Revive Our Hearts Podcast

Giving Up Control

Wife: Hi Honey. What took you so long? Why is the radio up so loud? You'll lose your hearing. You'll be deaf like your dad.

Husband: Yep.

Wife: Did you really wear that to work today?

Husband: Yep

Wife: There's two different shades of green.

Husband: Yep

Wife: They're going to think that your wife doesn't take care of you.

Husband: Yep

Wife: All right, traffic's clear on this side. You can go. You can make it. Go. Punch it. Well, did you have a good day?

Husband: Yep

Wife: What about your meeting? Did it go okay?

Husband: Yep

Wife: Yep, yep, yep. That's all you ever say. Why don't you talk to me anymore?

Leslie Basham: It's Thursday, June 3; and this is Revive Our Hearts with Nancy Leigh DeMoss.

Here's Nancy to introduce our guests.

Nancy Leigh DeMoss: Does your husband feel more like you are his wife or you are his mother? We're going to talk about that today and we have joining us Connie Grigsby and Nancy Cobb who've written a couple of dynamic books on the marriage relationship, the first one called The Politically Incorrect Wife and then a second one called, How to Get Your Husband to Talk to You.

And we're talking this week about some issues in marriage that can either build up or tear down a marriage relationship.

Nancy and Connie, thanks for being with us here on Revive Our Hearts.

Connie Grigsby: Thank you.

Nancy Cobb: Thanks for having us.

Nancy Leigh DeMoss: Now I love your hearts. I love the fact that your thinking is so rooted in the Scripture and that it's illustrated in your lives. And you've been so honest with us in these books to tell us that you haven't arrived, that you've wrestled through these issues.

And one of the things you address I think is so common to us as women. It's this whole matter of control. And you say, "Stop it."

Connie Grigsby: That's right. Men don't like to be controlled and I think women sometimes think, Anything you can do, I can do better. So we're always correcting our husbands, one upping them. We've got a better way, a shorter way, a quicker way, a faster way.

Nancy Leigh DeMoss: And we're going to let them know.

Connie Grigsby: And we're going to let them know. And then, the interesting thing is, we come back and say, "Why don't you ever do this? Why don't you help? Why don't you do this?"

And our husbands will say, "I can never do it right. I can never do it like I am supposed to. It's easier not to do it." So when we take over that control in the home, what we're doing is we are eroding the very way that God set up our homes to be.

So we're causing our own foundations to crumble when we do that. And we shoot ourselves in the foot. Even though we get what we want, we ultimately don't get what we really need. And that's the way God set out the structure of the home to be.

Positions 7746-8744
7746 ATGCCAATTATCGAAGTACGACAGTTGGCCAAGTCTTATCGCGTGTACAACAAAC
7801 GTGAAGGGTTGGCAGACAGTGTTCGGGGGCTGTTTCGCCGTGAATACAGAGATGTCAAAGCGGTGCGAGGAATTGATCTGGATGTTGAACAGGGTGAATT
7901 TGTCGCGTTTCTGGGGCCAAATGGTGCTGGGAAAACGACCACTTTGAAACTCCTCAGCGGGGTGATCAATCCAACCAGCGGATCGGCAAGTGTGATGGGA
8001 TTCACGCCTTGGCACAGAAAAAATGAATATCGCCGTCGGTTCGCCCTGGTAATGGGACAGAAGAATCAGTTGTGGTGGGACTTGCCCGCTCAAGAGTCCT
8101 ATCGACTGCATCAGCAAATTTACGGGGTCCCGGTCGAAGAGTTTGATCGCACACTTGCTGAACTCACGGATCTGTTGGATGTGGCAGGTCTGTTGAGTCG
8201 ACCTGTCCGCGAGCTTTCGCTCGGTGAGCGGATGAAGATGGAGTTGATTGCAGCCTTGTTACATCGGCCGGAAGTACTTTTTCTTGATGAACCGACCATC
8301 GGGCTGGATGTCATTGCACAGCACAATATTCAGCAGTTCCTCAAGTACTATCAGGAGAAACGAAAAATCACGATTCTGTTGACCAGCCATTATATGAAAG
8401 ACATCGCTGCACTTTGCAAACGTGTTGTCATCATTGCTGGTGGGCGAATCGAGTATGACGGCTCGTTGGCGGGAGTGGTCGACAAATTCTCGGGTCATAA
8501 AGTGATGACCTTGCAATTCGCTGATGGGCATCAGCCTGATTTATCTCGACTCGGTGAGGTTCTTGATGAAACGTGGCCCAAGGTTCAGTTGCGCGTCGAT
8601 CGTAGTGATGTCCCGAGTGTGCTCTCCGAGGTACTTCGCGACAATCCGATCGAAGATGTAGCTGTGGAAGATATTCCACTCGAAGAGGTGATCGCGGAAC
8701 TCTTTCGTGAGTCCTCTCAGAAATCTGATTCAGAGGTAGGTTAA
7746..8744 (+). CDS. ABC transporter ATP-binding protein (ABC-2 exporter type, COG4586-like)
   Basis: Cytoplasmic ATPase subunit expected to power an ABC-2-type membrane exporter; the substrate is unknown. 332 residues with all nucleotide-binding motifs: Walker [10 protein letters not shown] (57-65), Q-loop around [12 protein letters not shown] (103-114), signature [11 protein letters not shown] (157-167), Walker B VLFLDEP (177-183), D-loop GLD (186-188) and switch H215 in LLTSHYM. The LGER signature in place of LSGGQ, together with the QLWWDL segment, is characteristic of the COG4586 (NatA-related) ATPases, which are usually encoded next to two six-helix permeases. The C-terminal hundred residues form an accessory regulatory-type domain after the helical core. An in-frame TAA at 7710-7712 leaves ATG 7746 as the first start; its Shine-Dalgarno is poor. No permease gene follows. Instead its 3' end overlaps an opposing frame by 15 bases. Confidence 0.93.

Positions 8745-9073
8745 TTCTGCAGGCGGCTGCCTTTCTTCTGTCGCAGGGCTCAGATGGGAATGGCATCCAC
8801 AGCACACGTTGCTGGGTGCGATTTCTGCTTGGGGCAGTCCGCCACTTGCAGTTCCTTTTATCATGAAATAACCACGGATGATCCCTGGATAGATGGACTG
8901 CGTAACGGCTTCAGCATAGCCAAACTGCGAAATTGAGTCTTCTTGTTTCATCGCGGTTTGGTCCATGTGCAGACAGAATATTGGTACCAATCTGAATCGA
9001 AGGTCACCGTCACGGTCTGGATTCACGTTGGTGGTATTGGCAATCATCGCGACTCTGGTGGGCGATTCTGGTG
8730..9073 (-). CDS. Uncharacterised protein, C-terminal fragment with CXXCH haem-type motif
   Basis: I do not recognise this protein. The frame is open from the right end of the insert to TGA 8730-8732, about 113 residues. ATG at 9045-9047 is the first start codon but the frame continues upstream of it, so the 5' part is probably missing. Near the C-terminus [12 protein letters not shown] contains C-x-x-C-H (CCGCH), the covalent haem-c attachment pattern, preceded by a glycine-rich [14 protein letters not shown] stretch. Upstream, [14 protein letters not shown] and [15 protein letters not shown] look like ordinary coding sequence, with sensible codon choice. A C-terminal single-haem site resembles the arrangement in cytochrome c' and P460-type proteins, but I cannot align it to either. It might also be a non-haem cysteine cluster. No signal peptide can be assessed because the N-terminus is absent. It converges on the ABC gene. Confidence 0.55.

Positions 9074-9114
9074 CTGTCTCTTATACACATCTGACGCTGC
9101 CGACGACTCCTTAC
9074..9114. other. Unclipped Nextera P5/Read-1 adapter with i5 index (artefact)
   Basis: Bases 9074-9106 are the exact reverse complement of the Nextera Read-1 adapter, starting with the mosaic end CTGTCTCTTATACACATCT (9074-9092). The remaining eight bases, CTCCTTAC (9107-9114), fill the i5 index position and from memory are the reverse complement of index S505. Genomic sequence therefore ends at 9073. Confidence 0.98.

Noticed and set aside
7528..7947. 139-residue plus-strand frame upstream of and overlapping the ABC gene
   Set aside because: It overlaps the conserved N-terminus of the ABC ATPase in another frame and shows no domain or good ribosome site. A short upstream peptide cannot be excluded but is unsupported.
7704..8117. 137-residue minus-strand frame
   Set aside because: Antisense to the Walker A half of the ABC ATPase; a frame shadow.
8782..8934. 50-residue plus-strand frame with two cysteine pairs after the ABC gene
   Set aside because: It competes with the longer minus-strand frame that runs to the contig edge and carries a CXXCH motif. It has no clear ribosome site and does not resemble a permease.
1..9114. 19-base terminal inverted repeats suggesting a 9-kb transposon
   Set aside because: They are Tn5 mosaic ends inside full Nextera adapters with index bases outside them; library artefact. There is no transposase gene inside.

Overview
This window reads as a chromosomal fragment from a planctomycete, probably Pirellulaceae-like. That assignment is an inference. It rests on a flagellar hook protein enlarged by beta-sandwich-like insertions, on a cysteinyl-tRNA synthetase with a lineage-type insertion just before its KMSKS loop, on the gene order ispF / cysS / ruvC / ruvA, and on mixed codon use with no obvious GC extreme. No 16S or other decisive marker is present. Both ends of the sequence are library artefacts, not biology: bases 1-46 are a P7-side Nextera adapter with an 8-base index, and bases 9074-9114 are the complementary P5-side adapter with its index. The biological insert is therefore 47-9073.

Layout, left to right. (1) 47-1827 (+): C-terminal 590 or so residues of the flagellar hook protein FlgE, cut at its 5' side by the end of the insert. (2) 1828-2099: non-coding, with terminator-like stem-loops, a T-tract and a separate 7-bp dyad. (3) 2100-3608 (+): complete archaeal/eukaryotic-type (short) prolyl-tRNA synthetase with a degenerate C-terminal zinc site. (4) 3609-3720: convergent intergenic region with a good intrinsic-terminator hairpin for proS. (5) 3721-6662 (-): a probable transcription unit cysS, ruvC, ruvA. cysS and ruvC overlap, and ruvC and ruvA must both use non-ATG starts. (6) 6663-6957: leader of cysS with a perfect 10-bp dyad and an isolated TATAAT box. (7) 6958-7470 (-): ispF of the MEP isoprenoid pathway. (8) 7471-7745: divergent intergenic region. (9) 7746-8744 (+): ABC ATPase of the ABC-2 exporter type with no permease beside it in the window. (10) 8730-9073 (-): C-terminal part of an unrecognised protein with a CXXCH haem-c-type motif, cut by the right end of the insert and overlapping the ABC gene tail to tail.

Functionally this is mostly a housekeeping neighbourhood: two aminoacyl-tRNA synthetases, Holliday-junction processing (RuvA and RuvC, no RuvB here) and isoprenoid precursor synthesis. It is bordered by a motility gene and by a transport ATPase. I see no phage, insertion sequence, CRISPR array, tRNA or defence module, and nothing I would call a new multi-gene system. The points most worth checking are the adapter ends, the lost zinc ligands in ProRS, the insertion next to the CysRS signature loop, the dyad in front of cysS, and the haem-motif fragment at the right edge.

And sometimes one of the ways we get that control is we mother our husbands. We can mother our husbands to death. Many show love by mothering. But more often, we're wrestling for control of the home and one of the ways we do that is through mothering.

I once asked Wes, "If you could change one thing about me, what would it be?" And without blinking an eye, he said, "It would be that you would stop mothering me. I don't need a mother right now. I need a wife. I've had a good mother. Now I need a wife."

So, that was a "wake up" call to me because I didn't want to be his mother. But that's who, in a sense, I had become.

Nancy Leigh DeMoss: I remember hearing a lady in our Revive Our Hearts recording session one day saying that the Lord had shown her that she was no longer to be her husband's mother and she was not to be his teacher or his Holy Spirit. She said that God showed her that her husband has a mother and he only needs one. And he has a teacher and that's the Holy Spirit.

And for her, having functioned for so many years as her husband's teacher and mother, that was a huge paradigm shift--a huge shift in her way of thinking. And she shared with us how she'd stopped. She made an abrupt change, a turn-a-round and said, "I'm not going to be his teacher. I'm not going to tell him what to wear. I'm not going to tell him which direction to turn. I'm going to stop running his life."

And she came back months later to tell us what an incredible difference this has made in her marriage, that the things she had wanted her husband to do in terms of providing leadership, he was now free to do, because he didn't have to wrestle her for the steering wheel.

Connie Grigsby: Right. One of the things I used to say to Wes was, "I want romance. I want love. I want this. I want that." And as I look back, very few men are going to feel that romantic kind of way towards a woman who constantly mothers them. So back off the mothering. Become the wife that you're supposed to be and free your husband to be that romanticist and that cherisher that you so desire. Because he's probably not going to be that if you're mothering him 24-7.

Nancy Leigh DeMoss: Okay, we may be thinking, I need to mother. I need to take control here because he's not doing anything. He's passive. He's sitting by and if I just let him go, if I don't take the initiative, nothing is going to get done. This family is going to fall apart. We wouldn't have any income. The kids wouldn't get trained or reared if I didn't step in and remind him or explain to him how we're supposed to do things.

And I think that's a fear that women have. If I don't take the steering wheel, this car is going to careen out of control.

Nancy Cobb: Well, that fear probably needs to be dealt with in a godly way. You can begin to pray for your husband that he would pick up the leadership role. But when I discovered this after I had been married twenty-three years, I went to the Scripture because we were studying Genesis. And it says in Genesis, one of the repercussions of the sin of Eve is, "Your desire will be for your husband, and will rule over you" (Genesis 3:16).

And I think that desire she wanted was the ruler-ship. And that's what I had. I didn't realize that that was not right. So when I began to see that Ray was to be the head of the home and I decided that I was going to relinquish the control that I had held, I didn't make any announcements. I just did it.

And I would say, when the children would come to me, and they would say, "Can we do so-in-so," I would say, "Well, ask your Dad." And they said, "Well, we never asked Dad before." And I said, "Well, you're going to have to ask your Dad now."

And Ray would come and say, "Why are the children coming to me with all of this stuff?" And after awhile, it seemed normal to the whole family that Dad was now the leader and Dad was the one who was leading the family.